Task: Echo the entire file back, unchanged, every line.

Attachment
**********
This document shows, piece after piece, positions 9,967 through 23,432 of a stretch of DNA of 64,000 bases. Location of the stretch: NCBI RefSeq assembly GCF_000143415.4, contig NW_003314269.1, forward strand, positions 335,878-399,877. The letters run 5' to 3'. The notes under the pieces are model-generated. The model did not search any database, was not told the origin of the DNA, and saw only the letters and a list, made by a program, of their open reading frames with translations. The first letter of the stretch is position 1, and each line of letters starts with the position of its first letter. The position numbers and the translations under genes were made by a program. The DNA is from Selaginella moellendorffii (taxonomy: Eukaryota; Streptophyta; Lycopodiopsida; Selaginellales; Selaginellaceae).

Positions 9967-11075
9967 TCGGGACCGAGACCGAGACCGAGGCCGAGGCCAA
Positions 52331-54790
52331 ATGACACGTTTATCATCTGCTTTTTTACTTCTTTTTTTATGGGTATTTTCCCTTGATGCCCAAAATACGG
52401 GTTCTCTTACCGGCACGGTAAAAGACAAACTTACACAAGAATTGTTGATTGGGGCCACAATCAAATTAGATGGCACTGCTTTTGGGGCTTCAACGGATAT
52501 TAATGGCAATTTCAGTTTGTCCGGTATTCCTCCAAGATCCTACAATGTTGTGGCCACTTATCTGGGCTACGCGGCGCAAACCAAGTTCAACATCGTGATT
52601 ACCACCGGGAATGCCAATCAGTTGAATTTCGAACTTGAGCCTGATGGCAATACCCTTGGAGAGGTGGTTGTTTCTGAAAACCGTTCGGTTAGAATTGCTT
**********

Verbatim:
This document shows, piece after piece, positions 9,967 through 23,432 of a stretch of DNA of 64,000 bases. Location of the stretch: NCBI RefSeq assembly GCF_000143415.4, contig NW_003314269.1, forward strand, positions 335,878-399,877. The letters run 5' to 3'. The notes under the pieces are model-generated. The model did not search any database, was not told the origin of the DNA, and saw only the letters and a list, made by a program, of their open reading frames with translations. The first letter of the stretch is position 1, and each line of letters starts with the position of its first letter. The position numbers and the translations under genes were made by a program. The DNA is from Selaginella moellendorffii (taxonomy: Eukaryota; Streptophyta; Lycopodiopsida; Selaginellales; Selaginellaceae).

Positions 9967-11075
9967 TCGGGACCGAGACCGAGACCGAGGCCGAGGCCAA
Positions 52331-54790
52331 ATGACACGTTTATCATCTGCTTTTTTACTTCTTTTTTTATGGGTATTTTCCCTTGATGCCCAAAATACGG
52401 GTTCTCTTACCGGCACGGTAAAAGACAAACTTACACAAGAATTGTTGATTGGGGCCACAATCAAATTAGATGGCACTGCTTTTGGGGCTTCAACGGATAT
52501 TAATGGCAATTTCAGTTTGTCCGGTATTCCTCCAAGATCCTACAATGTTGTGGCCACTTATCTGGGCTACGCGGCGCAAACCAAGTTCAACATCGTGATT
52601 ACCACCGGGAATGCCAATCAGTTGAATTTCGAACTTGAGCCTGATGGCAATACCCTTGGAGAGGTGGTTGTTTCTGAAAACCGTTCGGTTAGAATTGCTT